GAO Report 12-03399-54, Healthcare Inspection/Inpatient and Residential Programs
For Female Veterans with Mental Health Conditions Related to Military Sexual Trauma, dated December 5, 2012, provides a review and evaluation of the Department of Veterans Affairs Military Sexual Trauma programs.
This GAO-08-1013T report is the GAO staff's testimony before the Subcommittee on National Security and Foreign Affairs, Committee on Oversight and Government Reform, House of Representatives. In 2004, Congress directed the Department of Defense (DOD) to establish a comprehensive policy to prevent and respond to sexual assaults involving servicemembers. Though not required to do so, the Coast Guard established a similar program. This statement addresses the extent to which DOD and the Coast Guard implemented their sexual assault policies.
In the GAO-12-571R report, GAO noted that prior work on sexual assault in the military resulted in 25 recommendations on various aspects of the Department of Defense’s (DOD) Sexual Assault Prevention and Response (SAPR) program. DOD concurred or partially concurred with all of GAO’s recommendations and has since begun or completed action on each of them. GAO’s analysis shows that DOD fully implemented 13 recommendations and partially implemented the remaining 12 recommendations, which GAO will continue to monitor.
In 2003, Congress directed the Department of Defense to establish programs and to submit annual reports, and although not required, the Coast Guard Academy, within the Department of Homeland Security, has taken similar action. GAO was asked to review sexual harassment and assault programs at the academies.
GAO was asked to address the extent to which (1) the Department of Defense (DOD) conducts oversight of the military services' investigative organizations and (2) the services provide resources for investigations and adjudications of alleged sexual assault incidents.
There has been a near-total absence of justice for survivors of rape and sexual violence in conflict. The authors and contributors of this international Protocol hope that it will be part of a new global effort to shatter the culture of sexual violence impunity and help survivors and deter people from committing sexual violence crimes in conflict.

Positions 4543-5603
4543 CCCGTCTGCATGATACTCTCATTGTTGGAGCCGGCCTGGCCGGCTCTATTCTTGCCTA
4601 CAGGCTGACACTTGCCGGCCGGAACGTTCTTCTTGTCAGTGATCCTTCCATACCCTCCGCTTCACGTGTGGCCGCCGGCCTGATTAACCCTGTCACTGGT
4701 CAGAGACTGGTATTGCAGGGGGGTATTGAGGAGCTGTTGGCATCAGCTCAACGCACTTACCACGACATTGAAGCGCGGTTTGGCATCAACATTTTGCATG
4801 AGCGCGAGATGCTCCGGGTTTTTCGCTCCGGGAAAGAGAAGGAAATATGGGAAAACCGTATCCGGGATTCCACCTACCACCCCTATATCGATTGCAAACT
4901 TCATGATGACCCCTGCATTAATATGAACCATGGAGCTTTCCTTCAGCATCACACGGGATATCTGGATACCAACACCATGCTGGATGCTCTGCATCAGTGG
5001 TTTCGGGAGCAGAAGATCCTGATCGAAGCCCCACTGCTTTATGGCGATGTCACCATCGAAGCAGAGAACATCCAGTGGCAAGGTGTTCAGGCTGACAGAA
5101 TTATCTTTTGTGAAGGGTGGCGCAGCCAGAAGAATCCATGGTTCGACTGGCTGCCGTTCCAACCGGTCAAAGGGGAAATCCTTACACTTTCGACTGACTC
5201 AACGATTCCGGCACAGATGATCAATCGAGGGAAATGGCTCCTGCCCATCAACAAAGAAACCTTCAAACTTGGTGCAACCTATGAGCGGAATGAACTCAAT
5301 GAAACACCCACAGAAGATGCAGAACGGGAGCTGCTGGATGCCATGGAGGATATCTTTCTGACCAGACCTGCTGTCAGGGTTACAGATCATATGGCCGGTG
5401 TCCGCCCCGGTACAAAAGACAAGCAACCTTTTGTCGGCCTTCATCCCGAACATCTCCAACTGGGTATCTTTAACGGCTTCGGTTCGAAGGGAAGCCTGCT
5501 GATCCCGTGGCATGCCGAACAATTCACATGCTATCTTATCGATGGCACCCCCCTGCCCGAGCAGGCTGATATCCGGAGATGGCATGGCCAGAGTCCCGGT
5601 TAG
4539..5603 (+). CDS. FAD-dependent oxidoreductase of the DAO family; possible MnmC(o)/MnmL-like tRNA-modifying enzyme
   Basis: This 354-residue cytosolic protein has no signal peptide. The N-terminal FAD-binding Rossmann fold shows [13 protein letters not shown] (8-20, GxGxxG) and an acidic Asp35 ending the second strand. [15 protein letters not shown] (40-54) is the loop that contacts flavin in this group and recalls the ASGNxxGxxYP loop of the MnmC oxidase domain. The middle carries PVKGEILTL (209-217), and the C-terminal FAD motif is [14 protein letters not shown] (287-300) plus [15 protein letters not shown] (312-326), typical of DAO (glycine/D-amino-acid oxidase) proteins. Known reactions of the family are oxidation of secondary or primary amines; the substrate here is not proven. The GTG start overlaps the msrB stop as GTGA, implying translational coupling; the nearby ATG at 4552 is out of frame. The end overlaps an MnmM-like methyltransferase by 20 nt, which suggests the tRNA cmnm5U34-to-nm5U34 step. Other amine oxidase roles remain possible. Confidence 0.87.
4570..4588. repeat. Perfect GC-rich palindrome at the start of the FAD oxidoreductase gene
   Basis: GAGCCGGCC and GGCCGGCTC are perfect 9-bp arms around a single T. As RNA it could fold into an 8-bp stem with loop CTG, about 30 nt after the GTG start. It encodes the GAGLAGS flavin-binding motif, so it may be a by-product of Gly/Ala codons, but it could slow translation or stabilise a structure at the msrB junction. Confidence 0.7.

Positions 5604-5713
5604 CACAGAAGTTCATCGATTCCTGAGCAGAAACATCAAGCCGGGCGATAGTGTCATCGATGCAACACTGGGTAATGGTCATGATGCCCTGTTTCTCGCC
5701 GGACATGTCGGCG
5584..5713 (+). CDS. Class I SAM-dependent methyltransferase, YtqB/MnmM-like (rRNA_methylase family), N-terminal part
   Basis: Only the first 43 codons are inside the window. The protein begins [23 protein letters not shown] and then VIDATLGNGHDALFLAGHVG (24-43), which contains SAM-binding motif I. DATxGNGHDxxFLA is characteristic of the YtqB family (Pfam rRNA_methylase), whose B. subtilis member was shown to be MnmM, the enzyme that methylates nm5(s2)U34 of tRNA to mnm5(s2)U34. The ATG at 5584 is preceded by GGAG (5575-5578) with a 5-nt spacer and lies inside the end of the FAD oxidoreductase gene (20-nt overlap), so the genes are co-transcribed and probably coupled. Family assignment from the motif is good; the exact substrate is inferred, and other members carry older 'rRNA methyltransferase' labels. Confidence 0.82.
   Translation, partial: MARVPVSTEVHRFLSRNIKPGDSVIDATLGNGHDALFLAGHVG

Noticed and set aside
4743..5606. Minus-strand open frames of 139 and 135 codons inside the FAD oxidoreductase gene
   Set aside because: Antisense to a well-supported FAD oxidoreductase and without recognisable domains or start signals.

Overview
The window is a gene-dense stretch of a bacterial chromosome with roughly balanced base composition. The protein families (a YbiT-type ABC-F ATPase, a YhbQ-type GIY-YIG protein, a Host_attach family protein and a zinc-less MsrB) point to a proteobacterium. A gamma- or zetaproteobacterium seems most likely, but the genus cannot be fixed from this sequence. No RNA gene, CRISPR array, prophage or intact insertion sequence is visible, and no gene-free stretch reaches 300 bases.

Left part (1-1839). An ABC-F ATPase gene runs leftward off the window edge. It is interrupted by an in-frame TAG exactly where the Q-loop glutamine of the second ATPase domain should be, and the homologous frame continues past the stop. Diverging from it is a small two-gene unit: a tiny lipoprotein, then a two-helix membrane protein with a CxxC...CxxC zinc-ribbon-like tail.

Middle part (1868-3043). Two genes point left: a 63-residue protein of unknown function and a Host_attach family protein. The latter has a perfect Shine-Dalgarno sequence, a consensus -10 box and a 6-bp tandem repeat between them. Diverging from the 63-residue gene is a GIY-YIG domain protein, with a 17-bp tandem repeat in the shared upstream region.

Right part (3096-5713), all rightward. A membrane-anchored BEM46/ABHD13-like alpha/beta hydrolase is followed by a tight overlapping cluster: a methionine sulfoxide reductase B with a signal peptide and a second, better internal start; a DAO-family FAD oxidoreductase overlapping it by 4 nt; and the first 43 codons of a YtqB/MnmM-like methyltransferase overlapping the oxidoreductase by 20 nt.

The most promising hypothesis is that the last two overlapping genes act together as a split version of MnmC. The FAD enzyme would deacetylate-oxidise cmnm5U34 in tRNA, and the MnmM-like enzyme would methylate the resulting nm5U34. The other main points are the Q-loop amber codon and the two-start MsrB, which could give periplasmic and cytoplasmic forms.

Protect Our Defenders (POD), a non-profit human rights organization, advocates on behalf of survivors of military sexual assault and rape. They intend to impact enduring change within the military organization and culture through reform of military training, investigation, adjudication, and veteran service systems. POD maintains comprehensive online information resources including facts, policies, legislation, and news about military sexual assault and rape.
RAINN is the nation's largest anti-sexual assault organization. They offer an extensive library of national and state resources including contacts, statistics, recovery information, computer safety, crime reporting, other links and more.
Servicewomen's Action Network (SWAN), is a non-profit social justice organization, advocating on behalf of servicewomen. They intend to impact enduring change within the military and veteran service organizations and culture through reform. SWAN maintains comprehensive online information resources including facts, policies, legislation, and news about issues impacting women who serve in the military.
The President of the United States directed the Secretary of Defense in December 2013 to provide a report on the Department of Defense's progress in addressing the issue of sexual assault, to include a review of the military justice system, by December 2014.
The Sexual Assault Prevention and Response Office (SAPRO) is responsible for oversight of the Department's sexual assault policy. SAPRO works hand-in-hand with the Services and the civilian community to develop and implement innovative prevention and response programs.
This National Sexual Violence Resource Center guide 'focuses on the impact of sexual violence in the military. It includes resources for advocates who, through relationships and collaborations with the military, can offer support in responding to the needs of survivors and preventing sexual violence.'
In London from June 10-3, 2014, the "End Sexual Violence in Conflict Summit" was attended by over 120 countries, 900 global experts, multilateral institutions, civil society organizations and the general public. An international Protocol was adopted.
The Office for Victims of Crime offers a two-day interactive training designed to help communities and military installations build partnerships to effectively respond to the needs of sexual assault victims in the military. The course examines military culture which has its own way of life--social structure, unique hierarchy, and its own laws.
The U.S. Commission on Civil Rights (USCCR) chose to focus on sexual assault in the U.S. military for its annual 2013 Statutory Enforcement Report. This report examines how the Department of Defense and its Armed Services—the Army, Navy, Marine Corps, and Air Force (the Services)—respond to Service members who report having been sexually assaulted (“victims”) and how it investigates and disciplines Service members accused of perpetrating sexual assault (“perpetrators”).
This summary sheet developed by Protect Our Defenders answers common questions about Military Sexual Assault (MSA), sexual harassment and the military justice system's role in sexual assault prevention and response.
Sarah L. Blum, ARNP and author of "Women Under Fire: Abuse in the Military," is a decorated nurse Vietnam veteran who served as an operating room nurse at the 12th Evacuation Hospital Cu Chi, Vietnam during the height of the fighting in 1967.